Elizabeth Comer had a desire to learn to read
Published 6:30 pm Tuesday, January 10, 2023
Originally published in 1980 is an incredible story about Elizabeth Comer’s desire to learn to read. This story shows that you are never too old to learn.
Learning to read and write doesn’t come easy to a lot of students, and Elizabeth Comer was no exception.
But she got a late start. Most people begin learning those skills at age 5 or 6. But Mrs. Comer was 95 when she started school.
“I’m happier and enjoying living right now more than ever before,” Mrs. Comer said recently as she rocked in her chair in her daughter-in-law’s home off the Banks highway.
Mrs. Comer, or “Mama Bess” a she is affectionately called, has lived in Pike County all of her life. All 103 years of it.
Mama Bess has always been alert and active. When she was 95 she enrolled in the Adult Basic Education program and became the oldest ABE student in the state.
She still likes to read the Bible, but her eyes are weak and it is becoming increasingly difficulty for her to see the words of her favorite scripture, the 23rd Psalm.
Her 70-year old niece, Estella Rumph, who is enrolled in a Right-to-Read class, occasionally reads to Mama Bess.
A confirmed church goer, Mama Bess said, “Going to church is my number.”
She likes to sing the hymns in church. “I keep up a racket,” she said.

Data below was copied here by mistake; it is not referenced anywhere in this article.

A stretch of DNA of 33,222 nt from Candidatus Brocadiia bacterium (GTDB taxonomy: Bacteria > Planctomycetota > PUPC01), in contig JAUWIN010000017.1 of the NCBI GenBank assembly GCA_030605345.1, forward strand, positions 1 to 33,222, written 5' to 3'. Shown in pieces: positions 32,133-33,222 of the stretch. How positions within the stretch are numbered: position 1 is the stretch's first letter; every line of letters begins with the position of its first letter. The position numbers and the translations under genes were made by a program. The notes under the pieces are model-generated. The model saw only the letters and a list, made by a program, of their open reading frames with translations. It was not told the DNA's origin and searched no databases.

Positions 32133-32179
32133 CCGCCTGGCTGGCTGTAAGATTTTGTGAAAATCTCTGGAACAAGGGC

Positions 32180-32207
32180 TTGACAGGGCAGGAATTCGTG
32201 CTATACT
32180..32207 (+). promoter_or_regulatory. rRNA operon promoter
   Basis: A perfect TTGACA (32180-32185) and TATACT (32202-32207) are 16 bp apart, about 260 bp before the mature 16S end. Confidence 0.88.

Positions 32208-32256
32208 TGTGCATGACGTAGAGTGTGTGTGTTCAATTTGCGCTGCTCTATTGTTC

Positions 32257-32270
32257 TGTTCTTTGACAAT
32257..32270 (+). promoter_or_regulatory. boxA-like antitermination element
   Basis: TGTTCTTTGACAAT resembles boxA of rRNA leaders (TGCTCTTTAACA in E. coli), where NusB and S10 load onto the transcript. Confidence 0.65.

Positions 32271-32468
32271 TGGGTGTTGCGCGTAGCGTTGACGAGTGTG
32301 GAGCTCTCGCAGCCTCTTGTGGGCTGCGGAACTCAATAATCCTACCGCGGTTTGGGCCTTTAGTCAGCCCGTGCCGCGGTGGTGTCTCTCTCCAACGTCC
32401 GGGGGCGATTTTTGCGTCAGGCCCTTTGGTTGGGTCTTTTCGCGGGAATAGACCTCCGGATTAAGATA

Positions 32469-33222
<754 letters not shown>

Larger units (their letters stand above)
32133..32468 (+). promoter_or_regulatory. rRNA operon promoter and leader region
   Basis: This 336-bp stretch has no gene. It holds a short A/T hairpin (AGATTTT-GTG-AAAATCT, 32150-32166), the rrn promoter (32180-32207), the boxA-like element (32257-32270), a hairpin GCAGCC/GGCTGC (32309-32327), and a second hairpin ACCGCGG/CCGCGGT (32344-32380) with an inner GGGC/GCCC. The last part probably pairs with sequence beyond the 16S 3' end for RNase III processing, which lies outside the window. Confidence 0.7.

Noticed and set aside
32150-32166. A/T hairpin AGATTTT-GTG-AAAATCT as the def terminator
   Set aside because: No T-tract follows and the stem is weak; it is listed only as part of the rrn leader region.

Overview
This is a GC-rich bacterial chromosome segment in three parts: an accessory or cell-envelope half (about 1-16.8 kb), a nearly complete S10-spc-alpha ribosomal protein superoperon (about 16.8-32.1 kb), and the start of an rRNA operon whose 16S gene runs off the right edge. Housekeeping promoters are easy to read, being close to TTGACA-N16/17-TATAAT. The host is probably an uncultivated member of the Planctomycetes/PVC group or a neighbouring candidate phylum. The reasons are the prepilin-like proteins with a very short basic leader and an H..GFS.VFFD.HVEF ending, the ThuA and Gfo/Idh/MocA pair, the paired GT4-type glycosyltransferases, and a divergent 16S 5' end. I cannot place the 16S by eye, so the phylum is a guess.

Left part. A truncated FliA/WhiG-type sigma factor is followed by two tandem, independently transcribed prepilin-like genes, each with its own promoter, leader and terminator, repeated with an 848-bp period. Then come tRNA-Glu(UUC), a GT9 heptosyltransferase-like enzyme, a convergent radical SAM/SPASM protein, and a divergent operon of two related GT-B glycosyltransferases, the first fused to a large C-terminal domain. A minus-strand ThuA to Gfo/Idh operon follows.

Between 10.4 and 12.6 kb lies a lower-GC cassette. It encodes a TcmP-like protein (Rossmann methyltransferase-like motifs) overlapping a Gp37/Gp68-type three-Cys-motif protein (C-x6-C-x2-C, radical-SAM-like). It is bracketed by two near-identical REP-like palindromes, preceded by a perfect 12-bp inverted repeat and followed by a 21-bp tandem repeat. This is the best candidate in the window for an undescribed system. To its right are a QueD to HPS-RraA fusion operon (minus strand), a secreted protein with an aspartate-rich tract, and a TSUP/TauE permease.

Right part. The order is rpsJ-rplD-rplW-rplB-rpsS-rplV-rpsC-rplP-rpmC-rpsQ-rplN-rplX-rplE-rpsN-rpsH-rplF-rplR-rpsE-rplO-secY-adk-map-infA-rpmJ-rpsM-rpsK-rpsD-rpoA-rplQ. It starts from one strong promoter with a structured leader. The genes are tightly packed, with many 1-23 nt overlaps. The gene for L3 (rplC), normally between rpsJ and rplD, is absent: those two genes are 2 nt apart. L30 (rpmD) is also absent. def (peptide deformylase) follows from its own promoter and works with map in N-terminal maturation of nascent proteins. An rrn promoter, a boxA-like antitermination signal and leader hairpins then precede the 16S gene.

Mama Bess lives in the modest frame house with her daughter-in-law. “She has lived to see all her children dead and buried.” Mrs. Rumph said.
Even though she has lived longer than her children, Mama Bess has grandchildren scattered all over the country.
Sitting in her rocking chair in front of a warm heater Mama Bess wears a heavy sweater and a knit cap as if to ward off the chill of the passing years.
Her walking stick is kept across the arms of her chair. She doesn’t need it much, except as a switch to “make them do right,” she quipped.
Even though she is hard of hearing and her eyes are getting weaker, Mama Bess still enjoys life. And at 103, she has advice for young people today.
“Don’t drink and don’t use tobacco—there’s no happiness in it,” she said.
She sits in her chair, her eyes as bright as the sun streaming in the open doorway. “This is the best time of my life,” she comments.
All of these articles can be found in previous editions of The Troy Messenger. Stay tuned for more. Dianne Smith is the President of the Pike County Historical, Genealogical and Preservation Society.